(In February, Spotlight was screened at the Vatican in advance of the three-day meeting of the controversial commission established by Pope Francis in 2013 to investigate the clergy sexual abuse scandal. Vatican Radio had already praised the movie for being “honest” and “compelling.”)
As any survivor who has attempted to speak truth to power knows, denial and discredit are the weapons of choice used to neutralize speech. For decades, the church and the news media alike denied the existence of this scandal and, when that strategy lost its feasibility, denied its scope. Spotlight brings high production values and dramatic pacing to this process as it played out in the city of Boston and its local media flagship, the Boston Globe newspaper.
Culturally sponsored conspiracy and appeasement are themes in this movie, and viewers sensitized to the machinations of elites recognize them. We applaud the comeuppance of (eventual) exposure, even if the catalyst is an ultimate outsider (a Jew, formerly of the New York Times) and not one of our (collaborationist?) (Irish-American Catholic) own.
The deeper truths of this story are briefly glimpsed: As one of our shoe-leather heroes, Rachel McAdams, doorsteps an accused. This older man, a former priest living in what might be described as “reduced circumstances,” denies her charges. He was sexually abused as a child; he knows abuse. What he did to the minors in his care was not abuse, he insists.
This disturbing exchange foregrounds key issues: What is truth? What is denial? Where does responsibility lie? The outspoken Cardinal Raymond Burke believes that—yes—women are to blame. “There was a period of time when men who were ‘feminized’ and confused about their own sexual identity had entered the priesthood; sadly some of these disordered men sexually abused minors; a terrible tragedy for which the Church mourns,” as the Washington Post reported in January 2015. (Burke’s star is currently in eclipse.) Meanwhile, Boston’s equally conservative and outspoken Cardinal Bernard Law, who presided over the city during these years, was forced to resign on account of his role in protecting so-called pedophile priests. He is now referred to by the honorific of Archbishop Emeritus of Boston.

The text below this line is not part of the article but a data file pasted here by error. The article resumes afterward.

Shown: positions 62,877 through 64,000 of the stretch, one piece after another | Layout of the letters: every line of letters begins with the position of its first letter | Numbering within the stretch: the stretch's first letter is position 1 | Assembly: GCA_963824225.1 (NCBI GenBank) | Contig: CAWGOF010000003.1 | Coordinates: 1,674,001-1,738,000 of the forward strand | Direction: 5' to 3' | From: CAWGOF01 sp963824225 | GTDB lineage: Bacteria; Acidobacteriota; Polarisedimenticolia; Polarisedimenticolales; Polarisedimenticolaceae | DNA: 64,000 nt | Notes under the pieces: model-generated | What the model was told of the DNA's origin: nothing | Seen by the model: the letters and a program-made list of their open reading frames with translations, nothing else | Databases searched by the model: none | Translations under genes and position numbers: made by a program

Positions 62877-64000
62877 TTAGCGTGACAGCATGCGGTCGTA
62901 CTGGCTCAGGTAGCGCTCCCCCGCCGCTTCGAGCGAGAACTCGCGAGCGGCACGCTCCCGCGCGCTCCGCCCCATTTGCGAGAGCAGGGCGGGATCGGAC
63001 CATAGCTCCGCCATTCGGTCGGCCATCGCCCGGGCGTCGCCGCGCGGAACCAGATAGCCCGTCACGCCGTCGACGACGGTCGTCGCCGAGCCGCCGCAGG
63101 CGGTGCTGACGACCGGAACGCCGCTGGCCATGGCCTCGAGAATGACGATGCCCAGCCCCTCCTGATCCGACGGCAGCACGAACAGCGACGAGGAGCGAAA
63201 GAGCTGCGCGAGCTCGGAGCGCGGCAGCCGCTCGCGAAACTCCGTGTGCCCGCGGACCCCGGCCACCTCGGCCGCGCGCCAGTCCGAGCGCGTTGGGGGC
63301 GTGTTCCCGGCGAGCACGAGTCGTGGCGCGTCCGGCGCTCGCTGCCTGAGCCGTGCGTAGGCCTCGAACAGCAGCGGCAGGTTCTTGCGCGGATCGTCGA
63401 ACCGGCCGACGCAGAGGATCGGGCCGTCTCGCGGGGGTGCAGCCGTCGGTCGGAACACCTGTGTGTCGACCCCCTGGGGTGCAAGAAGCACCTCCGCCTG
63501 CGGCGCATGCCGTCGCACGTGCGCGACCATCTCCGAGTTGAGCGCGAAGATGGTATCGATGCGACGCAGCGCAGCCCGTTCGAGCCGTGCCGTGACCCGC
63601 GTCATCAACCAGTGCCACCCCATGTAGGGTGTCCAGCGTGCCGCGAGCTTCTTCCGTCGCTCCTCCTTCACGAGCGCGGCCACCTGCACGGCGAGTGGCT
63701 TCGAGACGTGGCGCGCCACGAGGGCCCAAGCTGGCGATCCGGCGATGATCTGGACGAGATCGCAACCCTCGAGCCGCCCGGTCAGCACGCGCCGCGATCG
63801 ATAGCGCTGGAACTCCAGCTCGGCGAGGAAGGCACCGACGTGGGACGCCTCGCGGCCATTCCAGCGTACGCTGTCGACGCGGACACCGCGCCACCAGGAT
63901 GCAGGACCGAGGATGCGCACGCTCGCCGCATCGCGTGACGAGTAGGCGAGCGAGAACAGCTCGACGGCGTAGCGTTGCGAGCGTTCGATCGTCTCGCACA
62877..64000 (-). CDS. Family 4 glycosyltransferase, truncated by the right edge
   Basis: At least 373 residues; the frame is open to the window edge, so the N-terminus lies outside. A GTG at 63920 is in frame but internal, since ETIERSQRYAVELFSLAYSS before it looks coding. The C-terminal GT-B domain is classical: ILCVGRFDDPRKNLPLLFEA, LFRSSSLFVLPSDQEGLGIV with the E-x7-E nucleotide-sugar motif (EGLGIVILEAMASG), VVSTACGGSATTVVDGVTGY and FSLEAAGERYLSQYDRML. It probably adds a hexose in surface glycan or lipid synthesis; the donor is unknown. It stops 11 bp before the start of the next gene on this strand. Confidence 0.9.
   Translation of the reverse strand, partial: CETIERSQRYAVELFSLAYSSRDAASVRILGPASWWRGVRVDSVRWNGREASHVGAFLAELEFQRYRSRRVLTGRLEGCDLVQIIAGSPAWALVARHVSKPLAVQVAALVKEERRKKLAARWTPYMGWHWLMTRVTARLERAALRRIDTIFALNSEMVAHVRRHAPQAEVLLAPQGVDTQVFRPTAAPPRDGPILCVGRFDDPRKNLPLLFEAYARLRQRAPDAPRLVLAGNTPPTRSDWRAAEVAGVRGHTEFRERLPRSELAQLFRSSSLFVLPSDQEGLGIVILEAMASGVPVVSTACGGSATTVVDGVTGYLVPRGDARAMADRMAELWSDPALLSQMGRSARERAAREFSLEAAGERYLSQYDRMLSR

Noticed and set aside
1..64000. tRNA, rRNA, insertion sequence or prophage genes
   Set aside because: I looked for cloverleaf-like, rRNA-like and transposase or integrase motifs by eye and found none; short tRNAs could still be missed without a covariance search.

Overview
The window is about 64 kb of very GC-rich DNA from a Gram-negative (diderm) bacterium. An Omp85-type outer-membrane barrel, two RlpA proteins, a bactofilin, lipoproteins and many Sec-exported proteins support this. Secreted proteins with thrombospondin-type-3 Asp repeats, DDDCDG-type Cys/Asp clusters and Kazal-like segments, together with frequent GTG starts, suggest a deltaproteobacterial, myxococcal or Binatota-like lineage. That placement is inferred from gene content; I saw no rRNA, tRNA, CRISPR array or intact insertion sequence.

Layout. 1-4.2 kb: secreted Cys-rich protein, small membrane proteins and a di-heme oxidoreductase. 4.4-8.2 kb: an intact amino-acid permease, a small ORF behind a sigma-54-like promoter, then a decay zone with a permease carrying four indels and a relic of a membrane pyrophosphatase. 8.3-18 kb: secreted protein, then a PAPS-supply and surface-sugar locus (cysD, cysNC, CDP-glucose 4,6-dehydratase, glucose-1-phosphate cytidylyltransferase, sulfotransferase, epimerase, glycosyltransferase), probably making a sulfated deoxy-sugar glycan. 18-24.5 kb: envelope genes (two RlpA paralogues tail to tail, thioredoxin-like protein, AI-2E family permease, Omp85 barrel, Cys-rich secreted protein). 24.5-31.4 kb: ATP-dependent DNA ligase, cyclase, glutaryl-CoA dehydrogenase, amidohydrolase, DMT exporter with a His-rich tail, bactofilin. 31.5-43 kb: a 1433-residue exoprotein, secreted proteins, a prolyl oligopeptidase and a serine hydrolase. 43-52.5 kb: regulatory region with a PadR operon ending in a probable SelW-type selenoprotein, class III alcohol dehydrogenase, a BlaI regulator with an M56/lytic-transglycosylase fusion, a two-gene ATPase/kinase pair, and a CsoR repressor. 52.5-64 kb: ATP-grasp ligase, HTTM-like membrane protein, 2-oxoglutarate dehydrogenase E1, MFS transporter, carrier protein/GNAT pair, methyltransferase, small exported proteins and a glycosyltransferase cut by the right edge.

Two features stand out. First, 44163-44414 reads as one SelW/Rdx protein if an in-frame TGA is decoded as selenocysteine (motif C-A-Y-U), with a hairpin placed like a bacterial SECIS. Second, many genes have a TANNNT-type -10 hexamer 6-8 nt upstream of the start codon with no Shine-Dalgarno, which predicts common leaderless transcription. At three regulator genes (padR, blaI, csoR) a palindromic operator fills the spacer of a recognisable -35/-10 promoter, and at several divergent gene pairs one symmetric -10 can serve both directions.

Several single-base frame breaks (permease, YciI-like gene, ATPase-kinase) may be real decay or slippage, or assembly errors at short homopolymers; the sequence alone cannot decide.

How are survivors and abusers, and the abusers’ institutional sponsor, to be reconciled?
This agenda is surely more than Spotlight’s secular hagiology can accommodate. Having traduced one of its (albeit minor) characters, are the filmmakers even fit to ask? Yet, beyond the undoubted pleasures of a well-made movie and its talented cast and crew, aren’t these the questions we really want to pursue? In truth.